It took me nearly two years to set up a support group for grandparents , in Bristol, who have lost contact with their grandchildren. I have spent a great deal of time considering why it has been so difficult for grandparents to put their heads above the parapet, I believe there are lots of reasons, it could be that they are involved in a court case so of course they don’t say anything for fear of jeopardising their case, they are afraid that if they speak out it could make a heartbreaking situation even worse and for me I feel as a grandparent I should be able to make it better and to have failed fills me with shame.
When you find yourself in this situation, when all lines of communication have broken down you start to explore the different options open to you. You will soon discover that as a grandparent you have no automatic legal rights to see your grandchildren, but you will also find solicitors who are only to willing to apply for leave (permission) to the court for you to then apply for a contact order. It is necessary to apply to the court for leave to apply, as a grandparent, as set down in ‘The Children Act 1989.’
In the eyes of the law grandparents are referred to as “irrelevant persons.’
Complicated, it is indeed.
I read with interest a newspaper article recently, where a retired judge had gone through this process and all the anguish it involves for everyone concerned, he and his family decided to withdraw their application as the emotional strain was too great but he also concluded that even if an order for contact was agreed it would lead to turmoil of a kind that would be detrimental to the children. He also stated, that he believes that the approach of the family court ,in cases such as these is fundamentally flawed. And that the welfare of the children should not involve a court battle between to factions.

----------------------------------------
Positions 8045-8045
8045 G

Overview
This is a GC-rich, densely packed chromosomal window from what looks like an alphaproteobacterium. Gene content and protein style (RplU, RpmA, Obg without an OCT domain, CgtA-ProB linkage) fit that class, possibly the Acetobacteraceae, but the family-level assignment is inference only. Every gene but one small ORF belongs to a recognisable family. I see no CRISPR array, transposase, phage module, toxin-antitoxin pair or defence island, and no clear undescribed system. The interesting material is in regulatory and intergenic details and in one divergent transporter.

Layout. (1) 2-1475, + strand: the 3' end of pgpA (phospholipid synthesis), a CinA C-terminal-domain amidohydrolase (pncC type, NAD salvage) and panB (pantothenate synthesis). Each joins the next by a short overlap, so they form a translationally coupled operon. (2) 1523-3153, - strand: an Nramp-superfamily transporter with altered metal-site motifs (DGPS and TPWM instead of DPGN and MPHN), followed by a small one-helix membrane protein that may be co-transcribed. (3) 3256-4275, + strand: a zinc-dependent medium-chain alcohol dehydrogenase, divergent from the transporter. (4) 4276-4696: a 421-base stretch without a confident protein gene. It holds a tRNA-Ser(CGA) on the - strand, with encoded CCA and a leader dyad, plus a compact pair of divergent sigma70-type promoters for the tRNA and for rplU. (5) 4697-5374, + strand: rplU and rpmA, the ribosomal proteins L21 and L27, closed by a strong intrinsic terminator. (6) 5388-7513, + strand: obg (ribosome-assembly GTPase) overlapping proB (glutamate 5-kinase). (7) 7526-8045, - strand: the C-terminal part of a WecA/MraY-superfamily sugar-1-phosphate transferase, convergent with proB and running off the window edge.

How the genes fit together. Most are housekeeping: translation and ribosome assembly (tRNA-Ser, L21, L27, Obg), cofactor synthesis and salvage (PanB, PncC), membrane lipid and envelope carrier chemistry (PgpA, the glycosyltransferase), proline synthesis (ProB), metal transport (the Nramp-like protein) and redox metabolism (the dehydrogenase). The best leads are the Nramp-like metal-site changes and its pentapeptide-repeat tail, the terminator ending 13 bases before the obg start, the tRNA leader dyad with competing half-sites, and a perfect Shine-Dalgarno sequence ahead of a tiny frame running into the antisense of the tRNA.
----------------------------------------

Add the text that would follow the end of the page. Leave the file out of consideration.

I speak to grandparents daily, all with their own very painful experiences, causes are family breakdown, alcohol, drugs, bereavement and grandparents who have been full time carers to their grandchildren, for years, only for mum/dad to decide that she/he wants the children back , what would you do if you opened your front door one morning to find two policeman and a social worker there to take your grandchildren away?
In some of these cases the children are returned to drug and alcohol users, lives that are full of dangers.
What ever happened to child protection?
Are we never going to learn by past experiences, when people ring alarm bells to the authorities, they must act, they must listen, saying sorry after a tragic event is not enough. Take responsibility.
I must make it clear that of course if mum/dad have decided that they do want their children back everything must be done to make it happen. But not like this. These children had never seen their mum/dad, had no contact at all, mum/dad were complete strangers to them.
It has to be handled sensitively , slowly and with love.
Of course this issue does not only involve grandparents, many fathers /mothers are going through similar experiences, having no contact with their children , and yes fathers/mothers do of course have rights but so often ,like the retired judge they feel to battle on with court cases etc is detrimental to their children.
Children have to continue to live their lives with whoever the resident parent may be, and it may not always be the life that the non-resident parent or grandparent would choose for their children/grandchildren but to continue through the courts will make life more difficult for them than it very probably is already.
If a retired judge could not break through, then what hope do we have with no knowledge of the law at all, putting our trust in very highly paid solicitors who tell us ‘you have a good case, and to help you with our fees, here’s a paying in book dated every month until 2012!’
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